“It really helped me get my foot in the door, and it was an immensely valuable experience,” Coleman said. “It helped me become the teacher I am today and taught me how to work with a diverse set of learners.”
When a fourth-grade teaching position opened up, Coleman transitioned into the classroom, where he has been ever since.
Coleman credits three key components for his success as a teacher, the first being establishing a relationship with each of his students.
“It’s so important to get to know your students beyond their scores and data. You need to get to know their parents and their family life, and show them that you have an interest in what’s going on beyond what they do in the classroom,” Coleman said.
Coleman holds individual conferences with students to discuss how their math, reading, and writing skills are progressing. Before each conference digs into academic topics, he asks about something the student is involved in, be it a sport or a theater production.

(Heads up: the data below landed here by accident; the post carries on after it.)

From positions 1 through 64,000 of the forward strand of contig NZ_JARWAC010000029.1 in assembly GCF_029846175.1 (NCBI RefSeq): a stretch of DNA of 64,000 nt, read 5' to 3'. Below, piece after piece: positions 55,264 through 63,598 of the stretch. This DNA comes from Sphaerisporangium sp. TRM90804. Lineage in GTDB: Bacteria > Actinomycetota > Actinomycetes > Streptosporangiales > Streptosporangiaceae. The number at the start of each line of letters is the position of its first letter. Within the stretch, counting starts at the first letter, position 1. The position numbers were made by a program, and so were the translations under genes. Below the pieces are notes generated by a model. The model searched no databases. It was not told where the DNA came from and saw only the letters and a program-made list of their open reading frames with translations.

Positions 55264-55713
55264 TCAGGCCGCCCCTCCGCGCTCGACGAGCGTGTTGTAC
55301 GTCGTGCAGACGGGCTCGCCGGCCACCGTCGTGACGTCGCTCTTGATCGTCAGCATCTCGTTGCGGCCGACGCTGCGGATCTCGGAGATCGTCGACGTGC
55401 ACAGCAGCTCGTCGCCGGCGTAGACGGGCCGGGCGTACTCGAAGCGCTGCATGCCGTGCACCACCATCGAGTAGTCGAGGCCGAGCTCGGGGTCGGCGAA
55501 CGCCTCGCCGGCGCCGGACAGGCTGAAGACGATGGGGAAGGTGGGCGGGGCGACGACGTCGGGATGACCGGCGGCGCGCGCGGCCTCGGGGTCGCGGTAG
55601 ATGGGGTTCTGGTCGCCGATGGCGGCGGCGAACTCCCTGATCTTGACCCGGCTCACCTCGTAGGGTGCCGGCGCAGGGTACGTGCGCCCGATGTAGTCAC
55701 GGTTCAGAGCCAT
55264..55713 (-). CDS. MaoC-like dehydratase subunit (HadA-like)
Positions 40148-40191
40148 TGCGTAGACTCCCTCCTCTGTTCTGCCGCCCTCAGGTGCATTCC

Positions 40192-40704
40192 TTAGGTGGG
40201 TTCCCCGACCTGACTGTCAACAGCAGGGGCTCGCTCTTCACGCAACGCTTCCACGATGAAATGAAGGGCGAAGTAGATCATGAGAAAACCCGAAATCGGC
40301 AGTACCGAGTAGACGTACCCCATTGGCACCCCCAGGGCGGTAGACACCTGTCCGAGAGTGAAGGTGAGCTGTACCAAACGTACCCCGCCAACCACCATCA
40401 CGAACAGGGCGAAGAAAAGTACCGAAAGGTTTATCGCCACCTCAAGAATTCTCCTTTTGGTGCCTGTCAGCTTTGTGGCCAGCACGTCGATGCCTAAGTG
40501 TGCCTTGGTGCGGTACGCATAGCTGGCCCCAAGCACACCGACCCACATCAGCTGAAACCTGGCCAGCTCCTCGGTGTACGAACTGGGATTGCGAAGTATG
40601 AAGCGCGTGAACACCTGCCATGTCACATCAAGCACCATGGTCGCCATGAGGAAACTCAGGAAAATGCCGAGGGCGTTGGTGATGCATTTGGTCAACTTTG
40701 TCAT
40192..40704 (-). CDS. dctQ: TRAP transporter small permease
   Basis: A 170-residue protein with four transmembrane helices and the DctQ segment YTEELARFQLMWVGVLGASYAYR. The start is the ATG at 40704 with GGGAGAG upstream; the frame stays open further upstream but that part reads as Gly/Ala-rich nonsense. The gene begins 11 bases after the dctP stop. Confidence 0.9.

“The kids are going to open up and try harder if they know you’re invested in who they are as a person,” Coleman said.
Coleman also provides unique learning experiences for his students, typically with an outdoor component. His wife, Margaret Coleman, is the agriculture coordinator for GSB. One of her projects was the creation of a garden on school grounds, which Chris Coleman’s fourth-graders maintain. Each spring, the outgoing fourth-graders plant the produce that will be harvested in the fall by the following class.
The experiences beyond the four walls of the classroom help students who might not excel in academics shine, Coleman said.
“They become new people,” Coleman said. “I love seeing them beyond their schoolwork, and incorporating the outdoors is really just an added bonus.”
One of the biggest factors in Coleman’s teaching philosophy is the importance of constant enrichment.